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Security is a Vital Consideration in the Emergency Management Landscape

TASA ID: 8635

Traditionally, the role of Emergency Management was defined as a planning and support mechanism dealing with risk and risk avoidance of a broad range of situations and events. Emergency management professionals were normally tasked for disaster planning, emergency communications, operating command centers, and securing funding for mitigation and recovery. Therefore, Emergency Managers have historically had closer relationships with the fire service than the security and law enforcement communities. However, it is undeniable that emergency management is integral to the security of an area or organization, and its integration with the security planning and response landscape is vital in addition to current roles in response to major disasters. 

Standing to Work…Is This a Game Changer for Contact Centers?

TASA ID: 10539

This article was originally published in the July 2017 issue of the Contact Center Pipeline:  http://contactcenterpipeline.com/downloadorder.aspx?dir=Members&file=LT201708

 

In the beginning…there were no chairs.  People sat on the ground, on rocks, on fallen trees.  Then society began to become organized, and chairs were invented as “status symbols” for the powerful and wealthy (Kroemer & Grandjean, Fitting the Task to the Human, Fifth Ed., 1997, Taylor & Francis, London.)  High stools were crafted, along with regal chairs and thrones.  Leaders in some societies were carried in elevated chairs to announce their importance.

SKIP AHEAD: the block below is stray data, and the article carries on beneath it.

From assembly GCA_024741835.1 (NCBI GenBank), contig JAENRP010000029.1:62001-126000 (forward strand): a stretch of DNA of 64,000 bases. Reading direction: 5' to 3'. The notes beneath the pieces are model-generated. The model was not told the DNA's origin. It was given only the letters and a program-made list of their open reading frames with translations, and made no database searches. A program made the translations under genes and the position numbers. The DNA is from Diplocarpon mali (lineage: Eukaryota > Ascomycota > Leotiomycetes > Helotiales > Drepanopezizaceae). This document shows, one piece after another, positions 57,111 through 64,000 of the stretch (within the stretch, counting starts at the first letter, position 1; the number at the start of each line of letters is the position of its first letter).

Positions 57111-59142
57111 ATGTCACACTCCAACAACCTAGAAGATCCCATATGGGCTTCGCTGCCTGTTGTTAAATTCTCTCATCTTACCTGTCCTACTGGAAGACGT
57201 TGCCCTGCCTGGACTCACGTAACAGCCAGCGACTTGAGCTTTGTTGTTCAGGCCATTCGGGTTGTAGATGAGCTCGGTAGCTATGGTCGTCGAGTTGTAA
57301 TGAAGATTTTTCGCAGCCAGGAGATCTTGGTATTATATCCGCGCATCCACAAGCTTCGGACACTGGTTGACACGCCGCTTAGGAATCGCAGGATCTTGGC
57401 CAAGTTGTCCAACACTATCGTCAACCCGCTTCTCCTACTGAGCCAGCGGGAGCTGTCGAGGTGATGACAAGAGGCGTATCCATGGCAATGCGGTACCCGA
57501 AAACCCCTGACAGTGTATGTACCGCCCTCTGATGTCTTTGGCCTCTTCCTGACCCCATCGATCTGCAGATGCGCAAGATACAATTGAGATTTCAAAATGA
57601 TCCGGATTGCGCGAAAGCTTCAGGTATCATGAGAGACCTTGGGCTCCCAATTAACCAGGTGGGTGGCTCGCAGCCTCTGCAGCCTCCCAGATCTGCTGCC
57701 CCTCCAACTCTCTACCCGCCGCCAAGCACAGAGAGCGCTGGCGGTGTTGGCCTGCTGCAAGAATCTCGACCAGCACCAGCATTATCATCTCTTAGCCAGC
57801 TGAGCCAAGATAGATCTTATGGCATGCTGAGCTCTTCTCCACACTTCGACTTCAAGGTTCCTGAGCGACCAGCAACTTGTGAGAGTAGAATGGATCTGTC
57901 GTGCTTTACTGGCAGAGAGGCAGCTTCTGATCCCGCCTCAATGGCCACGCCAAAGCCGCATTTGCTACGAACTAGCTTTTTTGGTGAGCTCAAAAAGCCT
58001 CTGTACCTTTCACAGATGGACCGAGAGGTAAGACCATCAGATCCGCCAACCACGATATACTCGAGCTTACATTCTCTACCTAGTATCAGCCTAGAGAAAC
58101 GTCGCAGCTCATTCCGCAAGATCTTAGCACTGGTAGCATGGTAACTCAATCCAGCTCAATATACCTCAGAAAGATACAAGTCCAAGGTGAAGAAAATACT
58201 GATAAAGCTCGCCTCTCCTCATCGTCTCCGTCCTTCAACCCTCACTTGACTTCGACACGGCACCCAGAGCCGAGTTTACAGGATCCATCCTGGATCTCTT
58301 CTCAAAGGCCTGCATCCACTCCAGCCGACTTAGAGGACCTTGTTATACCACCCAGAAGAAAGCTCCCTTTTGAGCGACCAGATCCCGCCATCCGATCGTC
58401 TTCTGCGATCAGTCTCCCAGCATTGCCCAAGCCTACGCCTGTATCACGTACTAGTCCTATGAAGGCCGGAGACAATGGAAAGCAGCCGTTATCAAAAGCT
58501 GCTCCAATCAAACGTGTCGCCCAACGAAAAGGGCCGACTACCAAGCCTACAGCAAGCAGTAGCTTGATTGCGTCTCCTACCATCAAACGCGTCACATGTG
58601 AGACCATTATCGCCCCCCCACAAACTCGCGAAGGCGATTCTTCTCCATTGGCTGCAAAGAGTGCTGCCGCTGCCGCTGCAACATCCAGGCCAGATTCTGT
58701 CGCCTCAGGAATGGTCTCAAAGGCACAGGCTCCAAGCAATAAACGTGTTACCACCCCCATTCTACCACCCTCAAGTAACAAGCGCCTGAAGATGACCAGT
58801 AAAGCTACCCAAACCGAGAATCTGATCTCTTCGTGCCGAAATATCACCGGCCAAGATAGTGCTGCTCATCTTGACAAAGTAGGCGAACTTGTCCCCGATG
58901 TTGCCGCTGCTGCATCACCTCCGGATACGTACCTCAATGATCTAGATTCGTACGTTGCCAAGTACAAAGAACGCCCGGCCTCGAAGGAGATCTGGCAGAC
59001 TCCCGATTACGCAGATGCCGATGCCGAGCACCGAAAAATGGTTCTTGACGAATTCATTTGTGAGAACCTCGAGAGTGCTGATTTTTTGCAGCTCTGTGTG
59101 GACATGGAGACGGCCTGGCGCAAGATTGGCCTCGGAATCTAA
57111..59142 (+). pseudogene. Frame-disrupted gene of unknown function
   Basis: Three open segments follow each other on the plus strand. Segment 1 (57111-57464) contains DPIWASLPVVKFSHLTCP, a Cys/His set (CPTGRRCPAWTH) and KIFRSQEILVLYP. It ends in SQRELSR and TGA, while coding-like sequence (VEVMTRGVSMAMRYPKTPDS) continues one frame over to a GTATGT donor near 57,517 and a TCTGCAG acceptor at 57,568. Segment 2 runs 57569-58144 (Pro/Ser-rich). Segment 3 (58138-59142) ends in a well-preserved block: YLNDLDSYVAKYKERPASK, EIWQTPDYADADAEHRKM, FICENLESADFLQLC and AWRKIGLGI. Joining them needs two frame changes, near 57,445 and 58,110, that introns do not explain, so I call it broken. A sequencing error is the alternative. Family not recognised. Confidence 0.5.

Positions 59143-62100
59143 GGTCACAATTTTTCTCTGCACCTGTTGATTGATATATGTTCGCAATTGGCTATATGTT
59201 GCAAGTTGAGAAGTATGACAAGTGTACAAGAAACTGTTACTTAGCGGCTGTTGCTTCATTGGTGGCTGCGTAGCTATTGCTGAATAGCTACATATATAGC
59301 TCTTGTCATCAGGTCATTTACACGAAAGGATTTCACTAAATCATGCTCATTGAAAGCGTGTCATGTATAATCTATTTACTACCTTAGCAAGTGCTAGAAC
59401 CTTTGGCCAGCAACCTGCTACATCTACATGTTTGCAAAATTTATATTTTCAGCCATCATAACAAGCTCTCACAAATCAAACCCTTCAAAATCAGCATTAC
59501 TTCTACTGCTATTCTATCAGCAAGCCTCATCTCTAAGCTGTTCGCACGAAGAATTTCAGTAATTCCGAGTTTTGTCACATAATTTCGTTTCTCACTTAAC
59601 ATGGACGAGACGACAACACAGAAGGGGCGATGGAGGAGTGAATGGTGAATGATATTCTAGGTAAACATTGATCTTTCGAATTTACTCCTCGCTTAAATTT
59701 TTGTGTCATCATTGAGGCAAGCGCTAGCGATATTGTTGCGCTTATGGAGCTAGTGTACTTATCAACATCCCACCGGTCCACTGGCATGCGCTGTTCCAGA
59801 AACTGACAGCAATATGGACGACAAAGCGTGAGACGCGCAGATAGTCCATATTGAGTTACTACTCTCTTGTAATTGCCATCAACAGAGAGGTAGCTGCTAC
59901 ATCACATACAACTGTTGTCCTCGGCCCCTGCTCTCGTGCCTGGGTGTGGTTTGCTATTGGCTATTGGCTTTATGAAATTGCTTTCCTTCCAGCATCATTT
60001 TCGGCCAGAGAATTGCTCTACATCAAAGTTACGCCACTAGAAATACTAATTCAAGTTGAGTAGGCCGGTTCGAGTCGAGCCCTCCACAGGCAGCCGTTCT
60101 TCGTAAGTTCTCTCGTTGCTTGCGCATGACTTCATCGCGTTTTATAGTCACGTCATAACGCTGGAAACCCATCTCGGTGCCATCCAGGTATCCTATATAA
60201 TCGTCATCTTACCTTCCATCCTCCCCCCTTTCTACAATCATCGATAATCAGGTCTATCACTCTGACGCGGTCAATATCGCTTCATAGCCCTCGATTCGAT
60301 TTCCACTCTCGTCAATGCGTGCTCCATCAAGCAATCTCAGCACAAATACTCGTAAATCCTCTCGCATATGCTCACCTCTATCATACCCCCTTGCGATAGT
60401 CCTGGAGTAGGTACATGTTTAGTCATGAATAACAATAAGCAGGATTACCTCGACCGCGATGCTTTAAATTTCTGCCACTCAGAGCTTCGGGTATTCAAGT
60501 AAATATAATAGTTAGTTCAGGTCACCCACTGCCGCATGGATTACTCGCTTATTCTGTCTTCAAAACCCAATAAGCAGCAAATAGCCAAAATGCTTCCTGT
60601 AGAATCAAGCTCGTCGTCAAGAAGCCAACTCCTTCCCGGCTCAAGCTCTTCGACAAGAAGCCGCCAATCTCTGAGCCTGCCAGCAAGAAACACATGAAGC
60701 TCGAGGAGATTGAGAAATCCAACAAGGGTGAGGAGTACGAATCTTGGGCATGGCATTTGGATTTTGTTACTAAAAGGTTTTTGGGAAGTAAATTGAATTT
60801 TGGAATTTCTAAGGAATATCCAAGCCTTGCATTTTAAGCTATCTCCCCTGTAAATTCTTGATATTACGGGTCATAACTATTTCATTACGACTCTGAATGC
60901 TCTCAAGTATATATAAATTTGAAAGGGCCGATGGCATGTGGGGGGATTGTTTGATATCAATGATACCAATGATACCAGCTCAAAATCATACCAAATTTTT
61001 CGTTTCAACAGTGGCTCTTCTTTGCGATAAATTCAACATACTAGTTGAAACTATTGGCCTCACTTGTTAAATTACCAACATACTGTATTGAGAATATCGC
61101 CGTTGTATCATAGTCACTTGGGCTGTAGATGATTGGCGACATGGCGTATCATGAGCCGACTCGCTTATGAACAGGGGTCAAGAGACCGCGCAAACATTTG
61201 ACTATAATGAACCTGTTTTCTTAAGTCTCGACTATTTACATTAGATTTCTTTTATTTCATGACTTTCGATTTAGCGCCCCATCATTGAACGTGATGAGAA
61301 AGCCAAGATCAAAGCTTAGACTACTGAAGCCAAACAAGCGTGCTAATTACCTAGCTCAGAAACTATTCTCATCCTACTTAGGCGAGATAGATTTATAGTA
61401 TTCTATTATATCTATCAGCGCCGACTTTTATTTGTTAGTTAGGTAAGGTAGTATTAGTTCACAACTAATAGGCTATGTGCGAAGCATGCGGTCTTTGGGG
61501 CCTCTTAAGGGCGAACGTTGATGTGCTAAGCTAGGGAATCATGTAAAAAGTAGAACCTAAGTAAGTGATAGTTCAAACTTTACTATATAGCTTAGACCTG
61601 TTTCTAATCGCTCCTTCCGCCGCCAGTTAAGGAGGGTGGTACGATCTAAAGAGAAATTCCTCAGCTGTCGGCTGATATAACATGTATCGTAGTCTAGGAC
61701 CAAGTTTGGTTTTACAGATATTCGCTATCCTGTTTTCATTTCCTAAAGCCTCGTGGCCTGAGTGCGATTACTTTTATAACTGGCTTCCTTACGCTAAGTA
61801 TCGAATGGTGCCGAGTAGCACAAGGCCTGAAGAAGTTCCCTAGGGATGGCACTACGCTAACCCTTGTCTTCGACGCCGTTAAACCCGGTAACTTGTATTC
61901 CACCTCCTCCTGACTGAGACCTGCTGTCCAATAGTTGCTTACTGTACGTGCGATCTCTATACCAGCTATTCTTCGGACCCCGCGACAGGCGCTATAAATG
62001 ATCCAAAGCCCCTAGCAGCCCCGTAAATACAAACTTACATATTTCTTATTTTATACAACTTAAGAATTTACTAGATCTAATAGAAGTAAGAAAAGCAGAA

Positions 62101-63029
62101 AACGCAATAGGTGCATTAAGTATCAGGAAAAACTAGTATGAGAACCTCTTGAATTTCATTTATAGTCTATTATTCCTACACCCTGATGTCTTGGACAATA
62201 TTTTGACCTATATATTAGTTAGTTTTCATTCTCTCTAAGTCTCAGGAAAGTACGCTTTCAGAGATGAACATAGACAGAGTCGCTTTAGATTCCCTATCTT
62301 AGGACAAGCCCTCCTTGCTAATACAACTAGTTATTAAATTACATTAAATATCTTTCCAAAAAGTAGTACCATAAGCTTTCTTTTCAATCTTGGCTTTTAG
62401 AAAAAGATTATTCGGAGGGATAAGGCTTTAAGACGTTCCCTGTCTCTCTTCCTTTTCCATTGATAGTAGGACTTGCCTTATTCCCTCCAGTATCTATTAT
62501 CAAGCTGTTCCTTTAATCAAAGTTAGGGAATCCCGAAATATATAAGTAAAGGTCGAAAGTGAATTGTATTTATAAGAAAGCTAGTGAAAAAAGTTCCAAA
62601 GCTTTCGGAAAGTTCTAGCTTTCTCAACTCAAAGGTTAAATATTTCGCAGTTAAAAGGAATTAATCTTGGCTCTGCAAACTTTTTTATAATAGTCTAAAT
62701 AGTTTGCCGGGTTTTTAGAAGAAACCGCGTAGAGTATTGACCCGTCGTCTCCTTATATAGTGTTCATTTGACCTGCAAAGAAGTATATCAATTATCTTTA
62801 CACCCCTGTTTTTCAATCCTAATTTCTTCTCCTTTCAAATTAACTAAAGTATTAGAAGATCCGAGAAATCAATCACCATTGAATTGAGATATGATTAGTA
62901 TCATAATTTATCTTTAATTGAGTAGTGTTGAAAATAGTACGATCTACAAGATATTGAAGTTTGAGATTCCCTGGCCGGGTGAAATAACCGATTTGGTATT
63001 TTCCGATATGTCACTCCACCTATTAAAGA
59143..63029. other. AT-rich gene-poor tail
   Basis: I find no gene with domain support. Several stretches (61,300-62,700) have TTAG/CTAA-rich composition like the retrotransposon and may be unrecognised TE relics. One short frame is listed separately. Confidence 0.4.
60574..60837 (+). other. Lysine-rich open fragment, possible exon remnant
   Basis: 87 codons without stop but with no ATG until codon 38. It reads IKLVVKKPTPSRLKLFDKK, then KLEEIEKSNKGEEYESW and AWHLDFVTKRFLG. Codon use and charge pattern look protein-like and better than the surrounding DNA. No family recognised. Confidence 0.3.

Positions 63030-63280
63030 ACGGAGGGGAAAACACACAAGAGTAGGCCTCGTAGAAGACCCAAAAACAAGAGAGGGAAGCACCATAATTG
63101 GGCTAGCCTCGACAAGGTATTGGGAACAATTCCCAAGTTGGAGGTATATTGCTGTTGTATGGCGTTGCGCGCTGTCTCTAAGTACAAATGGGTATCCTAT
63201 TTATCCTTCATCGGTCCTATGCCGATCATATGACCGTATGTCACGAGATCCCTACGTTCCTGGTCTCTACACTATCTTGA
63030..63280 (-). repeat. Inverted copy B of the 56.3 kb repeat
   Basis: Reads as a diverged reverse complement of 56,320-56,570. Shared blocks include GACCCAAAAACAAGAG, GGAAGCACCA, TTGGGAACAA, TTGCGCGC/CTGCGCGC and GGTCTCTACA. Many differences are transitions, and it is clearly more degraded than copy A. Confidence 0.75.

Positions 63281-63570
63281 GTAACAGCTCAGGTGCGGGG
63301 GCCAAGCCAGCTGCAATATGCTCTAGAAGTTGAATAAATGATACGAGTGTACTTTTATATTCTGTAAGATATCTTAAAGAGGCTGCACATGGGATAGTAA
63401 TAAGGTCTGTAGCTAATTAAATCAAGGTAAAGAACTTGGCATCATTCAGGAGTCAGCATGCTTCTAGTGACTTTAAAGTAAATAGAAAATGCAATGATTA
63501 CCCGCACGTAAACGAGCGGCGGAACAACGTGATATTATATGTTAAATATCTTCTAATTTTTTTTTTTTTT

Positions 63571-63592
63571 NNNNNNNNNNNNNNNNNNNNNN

Contact Center Ergonomics

TASA ID: 10539

This article was originally published in the October 2010 issue of the Contact Center Pipeline  http://contactcenterpipeline.com/downloadorder.aspx?dir=Members&file=HW201010_CCErgonomics

Health and safety issues are key components of any contact center management strategy, as the impact of just one lost-time illness or injury case can affect the bottom line by hundreds of thousands of dollars—costs that can affect the profitability of a contact center.

Workplace Violence in Hospitals

Prevention, Mitigation and Recovery

TASA ID: 2402

The image of today’s hospital being the “safe haven” it was years ago, is no longer true; unless hospitals make the safety of their staff of paramount concern.

Security in hospitals is a sliding scale of professionalism; in many hospitals Security still reports to Food or Building Services, as it’s seen as a cost “burden” and one that can be buried in an already fragile budget.


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